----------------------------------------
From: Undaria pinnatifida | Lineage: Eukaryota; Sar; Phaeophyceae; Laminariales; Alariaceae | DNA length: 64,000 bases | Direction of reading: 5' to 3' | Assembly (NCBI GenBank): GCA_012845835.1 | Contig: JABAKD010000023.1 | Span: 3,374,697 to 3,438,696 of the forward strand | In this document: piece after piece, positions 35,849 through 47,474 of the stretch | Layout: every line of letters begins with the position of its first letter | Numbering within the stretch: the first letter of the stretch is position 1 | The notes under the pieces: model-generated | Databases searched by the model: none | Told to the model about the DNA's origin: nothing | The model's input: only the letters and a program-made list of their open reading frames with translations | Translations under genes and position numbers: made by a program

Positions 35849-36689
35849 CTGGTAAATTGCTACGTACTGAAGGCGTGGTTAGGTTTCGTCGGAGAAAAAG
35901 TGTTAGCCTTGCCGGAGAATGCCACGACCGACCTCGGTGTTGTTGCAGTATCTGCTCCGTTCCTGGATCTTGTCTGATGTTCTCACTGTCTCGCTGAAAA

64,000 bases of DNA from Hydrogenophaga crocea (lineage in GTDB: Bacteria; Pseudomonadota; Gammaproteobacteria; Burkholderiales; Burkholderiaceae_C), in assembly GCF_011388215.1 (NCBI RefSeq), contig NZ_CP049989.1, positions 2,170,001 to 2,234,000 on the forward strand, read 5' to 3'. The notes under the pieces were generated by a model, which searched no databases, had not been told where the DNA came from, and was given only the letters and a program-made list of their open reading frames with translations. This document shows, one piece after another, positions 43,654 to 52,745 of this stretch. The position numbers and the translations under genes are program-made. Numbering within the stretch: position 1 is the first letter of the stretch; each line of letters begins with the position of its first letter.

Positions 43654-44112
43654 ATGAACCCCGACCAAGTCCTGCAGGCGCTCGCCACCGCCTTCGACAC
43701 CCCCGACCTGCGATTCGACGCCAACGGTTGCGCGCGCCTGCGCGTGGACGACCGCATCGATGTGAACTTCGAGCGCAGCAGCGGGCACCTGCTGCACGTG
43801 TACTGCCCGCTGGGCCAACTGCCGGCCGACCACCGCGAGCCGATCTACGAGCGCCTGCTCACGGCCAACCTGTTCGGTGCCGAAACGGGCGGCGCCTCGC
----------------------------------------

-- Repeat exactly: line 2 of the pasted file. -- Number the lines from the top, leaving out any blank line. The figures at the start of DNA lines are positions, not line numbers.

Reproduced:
Positions 35849-36689